Whether it’s working from home or simply having fewer out-of-house activity options, the COVID-19 pandemic has given people the opportunity to focus more attention on home. This includes cooking more meals at home. An estimated 65% of us, however, are ordering takeout regularly, as well. As anyone who has tried it at some point in his or her life can tell you, choosing healthy takeout options can be a tricky task. It can be particularly tough if you’re watching what you eat or are on a specific diet to lose weight.
Blount Memorial registered dietitian Heather Pierce says there are ways to enjoy takeout and still eat healthy foods.
“It’s not always easy to make healthy choices because there are so many potential pitfalls at restaurants,” Pierce said. “For example, some will tell you to simply get a salad if you want to eat healthy. Many salads, however, can have more calories than a fast food meal consisting of a burger and fries. If you’re choosing to eat a salad, be sure to watch out for high-calorie traps, such as croutons, dressing, candied nuts, dried fruits, fried tortilla strips and cheese,” she explained. “Overall, a good goal is to focus on protein and non-starchy vegetables, because these will be the most satisfying. If there is a starch (e.g. potato, rice, pasta, bread), limit the quantity by leaving it for the end of the meal. If our meals are predominantly starchy foods, we are likely to be hungrier sooner. So, simply switching the order can help both satiety and blood sugar management. Beans are a starch, but they are great protein and fiber sources that can help with fullness, as well,” she said.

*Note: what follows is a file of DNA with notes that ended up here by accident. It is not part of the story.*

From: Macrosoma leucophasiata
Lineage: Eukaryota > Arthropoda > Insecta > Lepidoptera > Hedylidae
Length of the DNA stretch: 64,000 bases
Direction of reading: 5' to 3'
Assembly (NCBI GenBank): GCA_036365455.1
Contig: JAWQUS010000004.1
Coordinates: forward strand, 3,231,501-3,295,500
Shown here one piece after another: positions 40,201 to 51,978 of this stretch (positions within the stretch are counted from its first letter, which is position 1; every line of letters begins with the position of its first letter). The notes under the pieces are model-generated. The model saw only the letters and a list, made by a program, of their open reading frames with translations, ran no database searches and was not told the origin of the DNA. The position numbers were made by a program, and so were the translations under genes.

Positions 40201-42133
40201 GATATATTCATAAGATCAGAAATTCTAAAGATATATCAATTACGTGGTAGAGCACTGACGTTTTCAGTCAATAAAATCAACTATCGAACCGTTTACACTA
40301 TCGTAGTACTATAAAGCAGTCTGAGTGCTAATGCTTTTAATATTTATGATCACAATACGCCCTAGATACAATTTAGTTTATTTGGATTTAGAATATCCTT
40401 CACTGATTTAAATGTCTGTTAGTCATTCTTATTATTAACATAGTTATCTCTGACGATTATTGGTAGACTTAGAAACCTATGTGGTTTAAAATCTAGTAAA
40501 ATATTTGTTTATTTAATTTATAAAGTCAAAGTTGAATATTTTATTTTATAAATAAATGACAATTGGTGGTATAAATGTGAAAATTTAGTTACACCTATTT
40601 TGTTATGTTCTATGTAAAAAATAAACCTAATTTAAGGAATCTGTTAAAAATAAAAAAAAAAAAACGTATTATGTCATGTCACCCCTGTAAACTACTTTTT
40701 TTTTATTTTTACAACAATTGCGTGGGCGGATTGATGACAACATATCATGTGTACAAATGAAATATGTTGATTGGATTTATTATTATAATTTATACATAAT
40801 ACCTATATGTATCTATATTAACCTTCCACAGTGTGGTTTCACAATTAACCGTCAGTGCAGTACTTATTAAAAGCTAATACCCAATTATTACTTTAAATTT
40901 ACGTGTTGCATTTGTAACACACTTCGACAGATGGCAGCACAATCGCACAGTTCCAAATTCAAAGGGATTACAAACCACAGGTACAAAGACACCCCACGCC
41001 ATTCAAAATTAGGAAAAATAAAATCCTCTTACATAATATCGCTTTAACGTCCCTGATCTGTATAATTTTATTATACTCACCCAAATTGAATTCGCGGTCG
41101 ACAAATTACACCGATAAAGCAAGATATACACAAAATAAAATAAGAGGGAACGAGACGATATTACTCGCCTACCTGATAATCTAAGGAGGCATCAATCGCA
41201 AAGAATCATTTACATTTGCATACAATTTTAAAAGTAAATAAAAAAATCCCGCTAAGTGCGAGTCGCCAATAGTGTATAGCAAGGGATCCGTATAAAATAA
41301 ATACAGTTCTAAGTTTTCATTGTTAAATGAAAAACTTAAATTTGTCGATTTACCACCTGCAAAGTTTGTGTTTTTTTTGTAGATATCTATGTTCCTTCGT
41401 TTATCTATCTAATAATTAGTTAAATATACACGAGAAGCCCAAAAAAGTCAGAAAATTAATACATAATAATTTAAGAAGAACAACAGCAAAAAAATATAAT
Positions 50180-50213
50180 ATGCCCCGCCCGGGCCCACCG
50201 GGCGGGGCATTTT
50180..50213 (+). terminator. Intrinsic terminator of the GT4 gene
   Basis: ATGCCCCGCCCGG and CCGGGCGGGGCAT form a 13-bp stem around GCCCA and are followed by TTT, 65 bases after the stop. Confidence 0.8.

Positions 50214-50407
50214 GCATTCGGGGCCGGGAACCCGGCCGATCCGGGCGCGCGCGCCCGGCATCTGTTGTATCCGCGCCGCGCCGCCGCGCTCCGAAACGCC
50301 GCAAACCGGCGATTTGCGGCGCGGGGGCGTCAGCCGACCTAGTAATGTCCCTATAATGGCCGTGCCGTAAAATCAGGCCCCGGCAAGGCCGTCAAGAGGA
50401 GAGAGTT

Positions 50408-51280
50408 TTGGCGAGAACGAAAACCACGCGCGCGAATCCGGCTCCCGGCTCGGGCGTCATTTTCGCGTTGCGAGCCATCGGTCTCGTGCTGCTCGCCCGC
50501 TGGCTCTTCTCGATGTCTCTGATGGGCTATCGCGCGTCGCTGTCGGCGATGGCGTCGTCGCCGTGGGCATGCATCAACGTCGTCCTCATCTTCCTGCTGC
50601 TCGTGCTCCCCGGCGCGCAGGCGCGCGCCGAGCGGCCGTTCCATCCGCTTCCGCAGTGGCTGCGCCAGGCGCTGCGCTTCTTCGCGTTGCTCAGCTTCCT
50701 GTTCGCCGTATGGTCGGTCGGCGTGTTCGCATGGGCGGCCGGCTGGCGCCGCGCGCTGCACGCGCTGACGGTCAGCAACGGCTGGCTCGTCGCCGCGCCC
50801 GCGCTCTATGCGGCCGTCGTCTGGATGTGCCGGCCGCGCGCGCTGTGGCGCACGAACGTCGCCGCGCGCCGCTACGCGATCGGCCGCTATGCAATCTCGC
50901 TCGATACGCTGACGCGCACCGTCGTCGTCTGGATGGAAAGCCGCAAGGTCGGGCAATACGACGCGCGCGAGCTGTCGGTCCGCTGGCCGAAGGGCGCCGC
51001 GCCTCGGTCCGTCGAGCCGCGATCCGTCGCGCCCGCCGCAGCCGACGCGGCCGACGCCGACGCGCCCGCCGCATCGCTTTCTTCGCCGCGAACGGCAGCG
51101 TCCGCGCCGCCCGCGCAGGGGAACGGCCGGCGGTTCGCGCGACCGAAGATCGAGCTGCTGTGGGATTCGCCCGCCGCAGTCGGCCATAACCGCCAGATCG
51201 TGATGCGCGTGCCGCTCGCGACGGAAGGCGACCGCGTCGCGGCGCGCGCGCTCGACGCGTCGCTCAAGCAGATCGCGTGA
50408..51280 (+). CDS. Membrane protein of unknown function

Pierce also offers some specific suggestions when ordering takeout.
“If you’re ordering Italian, aim for tomato-based sauces over creamy sauces, get a protein option with pasta dishes, or choose thin crust pizzas with extra vegetables.
“If there are zucchini noodles or cauliflower crusts, give them a try. Oriental foods also offer lots of opportunities for lean proteins and vegetables. The key here, though, is to watch your portions. Many of the takeout containers may actually be meant for two servings. Get brown rice, if possible, or see if you can order extra vegetables and just leave out the rice. And, since you are at home, try pairing your meal with cauliflower rice as a low-carbohydrate alternative. This is available in the freezer section of your store. If miso soup is available, this is a way to reap the benefits of fermented foods for gut health,” she explained.
“Mexican foods can be heavy in starches, but you can plan to center the meal around the protein and vegetables, particularly with something like fajitas,” Pierce continued. “You can use fajita mixture and pico de gallo over a bowl of greens at home for a filling option. With chips, get a handful, and break them up a bit so you will have more chips to dip in salsa without going overboard. Burrito bowls also are a good option to reduce some of the carbohydrates. If you can choose whole beans over refried, you’ll save some calories, as well.
“It all boils down to making a conscience effort to improve your diet, which means doing a little planning,” Pierce said. “Apps such as ‘Calorie King’ or the accompanying website www.calorieking.com offer nutritional information on several fast food and chain restaurants,” she said. “Just do your research before you order,” she added.